“Do you use genuine parts during an overhaul?” This is usually the first question that every Rolex customer asks me. My normal answer is a bit like this: During a basic overhaul, I should not need to replace any parts as long as the watch is in decent working condition. If I do need parts, I try to source genuine parts ,then if they are not available, I have good access to generic parts from my suppliers,
Omega has made the decision that they will make just about all of their parts available to my suppliers. I have great access to genuine crystals, crowns, and just about any other part that I may need. This is the good news, the bad news is that Omega parts are very expensive. They come from Switzerland and the quality is great, but the price is high. The same goes with Rolex, the cost of just about any genuine part (if you can find them) for a Rolex is 2-3 times what you would pay for any other company’s replacement parts.
Rolex parts – Genuine vs Generic
Rolex has made the business decision that they will not sell ANY parts to any distributor in the US. They want every Rolex repair to go back to the factory for service so that they can charge the basic $700-$800 starting overhaul cost. They constantly tell the public that a “normal” watchmaker is just not equipped or trained properly to work on their watches and that anything other than a genuine part will ruin their fine watch. I say “baloney” to both of those claims!! First, any good watchmaker can repair a Rolex with enough years of experience, there is no secret to how their watches operate, they are like every other mechanical watch in the world, they are just a little better made. Second, NO mechanical part on a rolex is stamped “Rolex”, so there is absolutely no way to tell the difference between a genuine or generic part. For example, the single biggest part that breaks on a Rolex is a mainspring. I normally use a swiss generic that is made to the same exact standards as the Rolex, just at a fraction of the cost. My standard joke about a Rolex mainspring is, “if they are so well made, why do the break so often??”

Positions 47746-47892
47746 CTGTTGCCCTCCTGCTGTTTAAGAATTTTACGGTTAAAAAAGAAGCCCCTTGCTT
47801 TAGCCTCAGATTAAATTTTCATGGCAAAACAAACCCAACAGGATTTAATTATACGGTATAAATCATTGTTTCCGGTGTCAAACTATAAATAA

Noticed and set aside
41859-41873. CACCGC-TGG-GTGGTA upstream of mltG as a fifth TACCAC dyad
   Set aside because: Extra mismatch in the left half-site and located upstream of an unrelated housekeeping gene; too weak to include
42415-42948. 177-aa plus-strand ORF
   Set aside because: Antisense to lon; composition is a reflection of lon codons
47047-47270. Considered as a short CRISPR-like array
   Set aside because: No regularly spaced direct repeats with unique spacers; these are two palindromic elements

Both the genuine and generic mainsprings are of the exact size, and strength. The generic is made to the exact standards of the Rolex and will fit the mainspring barrel perfectly. No difference in performance can be seen.
The only part that is marked Rolex is on a new sapphire crystal. There is a small Rolex logo at the 6 O’Clock position Other than this crystal, NO logo or markings are on any Rolex part. So the idea that someone can open your watch and see that you have used a generic part is nonsense.
I personally like the idea of being able to offer my customer’s quality Swiss parts at a fraction of the inflated costs that genuine Rolex parts cost. I can get their watch back to good working order and save them some money along the way. The other aspect of Omega offering their parts for sale to ditributors is there are NO generic parts available for Omega watches. Since genuine parts are readily available, it has taken the incentive from any other manufacturer to produce generic parts. For example, if you want a new bezel insert for your Omega Seamaster Pro, you are going to pay $250 for that part. But if you need a generic bezel insert for your Rolex, I can get most styles for about $50.
Generic vs Genuine- Can you see the difference??
I guess that this debate is going to go on for as long as these watches are produced. generic vs genuine. Both have their advantages and disadvantages. For me, I am happy with the cost savings where available.
This will conclude my comparison between a Rolex and an Omega Seamaster. My conclusion is not surprising, The Rolex is a better watch. From top to bottom, it is well designed, easy to repair, and good looking. The Omega is also a quality product, but for me, the “Cadillac” of the watch world is a Rolex, hands down winner…..